Hacktober 2017 Log #3 – Grouping views

Hacktober finished! Hacktober is an event hosted by Github and DigitalOcean to promote contributing to open source. And for this year, I decided on a theme; improving accessibility. And to keep track of what I learned, I’ll be maintaining a log here.

Hacktober finished a couple of weeks ago, and thankfully I managed to complete it properly. For this third and last log of this year, I’ll improve some final bits of the CocoaHeadsNL app.

One of the more overlooked sections of any app is the About screen. But they’re often still important, even if it’s just to tell people what your app or company is all about. However, because they’re usually full of information, adding proper VoiceOver is a big boon.

Grouping views to improve accessibility

The About screen in this app consists of a UITableViewController, that has a tableview header that contains information about CocoaHeadsNL, in two sections. However, when we enable VoiceOver, each of these sections is considered to be a separate element. That’s less than ideal, since you would want to hear this in one continuous flow.

Screenshot of About screen, where all the information is broken up in little pieces instead of one continuous flow.

First, looking at interface builder, we can see that the header view is set up with AutoLayout. While not strictly necessary, let’s change that to a UIStackView.

To actually improve the accessibility, we turn to another technique. We want to keep all the different views, but we want to group them together. To achieve this, we group all the relevant views together in one single container view and then disable accessibility for them.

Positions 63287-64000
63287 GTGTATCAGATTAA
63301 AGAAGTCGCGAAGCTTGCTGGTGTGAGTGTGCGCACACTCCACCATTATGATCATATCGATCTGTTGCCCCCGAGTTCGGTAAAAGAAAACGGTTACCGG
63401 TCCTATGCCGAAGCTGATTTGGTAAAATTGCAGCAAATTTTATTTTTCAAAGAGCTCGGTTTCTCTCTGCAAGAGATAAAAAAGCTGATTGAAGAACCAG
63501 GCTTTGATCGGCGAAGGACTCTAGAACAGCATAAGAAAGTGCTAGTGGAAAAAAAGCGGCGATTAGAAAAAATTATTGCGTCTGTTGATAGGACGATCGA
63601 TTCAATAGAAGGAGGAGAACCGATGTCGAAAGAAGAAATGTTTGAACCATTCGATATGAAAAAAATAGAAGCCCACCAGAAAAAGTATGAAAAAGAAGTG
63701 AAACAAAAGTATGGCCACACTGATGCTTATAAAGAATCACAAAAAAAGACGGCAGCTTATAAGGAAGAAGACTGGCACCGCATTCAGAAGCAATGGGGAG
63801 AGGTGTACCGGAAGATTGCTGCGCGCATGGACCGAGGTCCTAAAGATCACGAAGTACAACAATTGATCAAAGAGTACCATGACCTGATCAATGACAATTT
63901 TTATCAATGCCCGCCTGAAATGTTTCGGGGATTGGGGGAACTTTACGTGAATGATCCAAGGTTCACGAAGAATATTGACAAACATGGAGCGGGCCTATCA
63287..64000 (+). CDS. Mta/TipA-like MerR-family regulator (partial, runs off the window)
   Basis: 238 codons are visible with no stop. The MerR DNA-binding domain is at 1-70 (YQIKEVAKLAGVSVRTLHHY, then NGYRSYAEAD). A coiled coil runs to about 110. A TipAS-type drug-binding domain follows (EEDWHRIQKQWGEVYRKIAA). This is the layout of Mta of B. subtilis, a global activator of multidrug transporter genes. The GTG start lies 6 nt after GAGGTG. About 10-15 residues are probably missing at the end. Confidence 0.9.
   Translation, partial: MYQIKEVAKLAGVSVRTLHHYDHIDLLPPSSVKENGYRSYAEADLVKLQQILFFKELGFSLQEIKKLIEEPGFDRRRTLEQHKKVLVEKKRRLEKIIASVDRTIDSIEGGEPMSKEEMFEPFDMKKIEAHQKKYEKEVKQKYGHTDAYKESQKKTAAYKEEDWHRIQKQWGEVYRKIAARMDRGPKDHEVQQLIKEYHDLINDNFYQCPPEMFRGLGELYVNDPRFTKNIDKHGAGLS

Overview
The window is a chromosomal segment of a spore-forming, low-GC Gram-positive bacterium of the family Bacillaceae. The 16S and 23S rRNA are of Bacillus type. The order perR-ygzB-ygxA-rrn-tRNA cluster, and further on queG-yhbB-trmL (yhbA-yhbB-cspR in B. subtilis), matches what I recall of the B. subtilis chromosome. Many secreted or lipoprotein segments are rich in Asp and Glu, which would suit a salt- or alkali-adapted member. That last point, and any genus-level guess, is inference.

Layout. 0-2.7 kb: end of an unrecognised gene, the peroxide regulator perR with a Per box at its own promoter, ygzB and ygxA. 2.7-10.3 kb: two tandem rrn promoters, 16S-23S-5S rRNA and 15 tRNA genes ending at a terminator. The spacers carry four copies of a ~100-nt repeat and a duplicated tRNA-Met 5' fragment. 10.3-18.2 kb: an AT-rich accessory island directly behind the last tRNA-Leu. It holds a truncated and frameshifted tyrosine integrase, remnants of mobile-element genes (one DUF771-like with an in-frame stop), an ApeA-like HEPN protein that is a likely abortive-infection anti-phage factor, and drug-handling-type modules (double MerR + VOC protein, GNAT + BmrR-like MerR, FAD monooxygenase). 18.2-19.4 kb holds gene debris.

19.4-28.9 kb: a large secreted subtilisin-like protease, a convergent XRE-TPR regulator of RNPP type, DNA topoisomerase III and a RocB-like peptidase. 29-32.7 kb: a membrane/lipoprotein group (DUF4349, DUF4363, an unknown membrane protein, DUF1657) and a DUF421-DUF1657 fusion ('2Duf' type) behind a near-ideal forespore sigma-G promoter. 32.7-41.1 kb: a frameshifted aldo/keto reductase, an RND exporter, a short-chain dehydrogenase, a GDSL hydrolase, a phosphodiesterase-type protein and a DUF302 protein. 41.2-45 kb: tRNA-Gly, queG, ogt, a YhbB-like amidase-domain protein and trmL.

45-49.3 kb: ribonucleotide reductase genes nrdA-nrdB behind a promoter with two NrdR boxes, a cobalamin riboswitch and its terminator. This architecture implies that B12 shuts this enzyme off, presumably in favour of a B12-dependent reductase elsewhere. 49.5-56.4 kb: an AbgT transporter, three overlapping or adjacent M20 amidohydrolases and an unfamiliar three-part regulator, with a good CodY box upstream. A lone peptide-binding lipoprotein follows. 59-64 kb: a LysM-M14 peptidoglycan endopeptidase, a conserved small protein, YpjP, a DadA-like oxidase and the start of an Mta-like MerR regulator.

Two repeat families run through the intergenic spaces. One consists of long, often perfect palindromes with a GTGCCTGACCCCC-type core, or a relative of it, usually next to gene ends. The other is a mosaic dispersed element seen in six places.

containerView.isAccessibilityElement = true

for view in containerView.subviews {
	view.isAccessibilityElement = false

Then, we add all the accessibility elements for the labels together and group them in the container view.

private func applyAccessibility() {

    let what = NSLocalizedString("What is Cocoaheads?")
    let whatAnswer = NSLocalizedString("A monthly meeting of iOS and Mac developers in the Netherlands and part of the international CocoaHeads.org.")
    let how = NSLocalizedString("How does it work?")
    let howAnswer = NSLocalizedString("Every month we organize a meeting at a different venue including food and drinks sponsored by companies. Depending on the size of the location we put together a nice agenda for developers.")

    whatIsLabel.text = what
    whatIsExplanationLabel.text = whatAnswer
    howDoesItWorkLabel.text = how
    howDoesItWorkExplanationLabel.text = howAnswer

    tableHeaderView.isAccessibilityElement = true
    tableHeaderView.accessibilityLabel = [what, whatAnswer, how, howAnswer].joined(separator: " ")


Adding purpose with accessiblityHint

The tableview itself is filled with a list of contributors to the app, which is updated from Github directly. If you select a contributor, you’re brought to their Github profile page, which is pretty interesting. However, when you listen with VoiceOver, only the name is read out, so a VoiceOver user would not know about this functionality.

Screenshot of the contributors list, where only the name is read out loud.

So, how would you improve this? You can start by adding UIAccessibilityTraitButton, to indicate that it can be double-tapped. And afterwards, setting the accessibilityHint will give the user information about the effects of selecting it.

cell.textLabel?.text = contributor.name ?? NSLocalizedString("Anonymous")
cell.accessibilityTraits = cell.accessibilityTraits | UIAccessibilityTraitButton
cell.accessibilityHint = NSLocalizedString("Double-tap to open the Github profile page of \(contributor.name ?? NSLocalizedString("this contributor")) in Safari.")

So, now we hear:

Bruno Scheele

Double-tap to open the Github profile page of Bruno Scheele in Safari.

Nice! Now the intended purpose of the cells is clear as well!

Wrapping up

Grouping subviews into one accessibilityElement is an easy way to improve the VoiceOver flow for many complex views. And adding an accessibilityHint allows VoiceOver users to know what interacting with UI elements will do.

You can check out the merged pull request! And hopefully I can follow up with pictures of the Hacktober t-shirt soon as well! 😄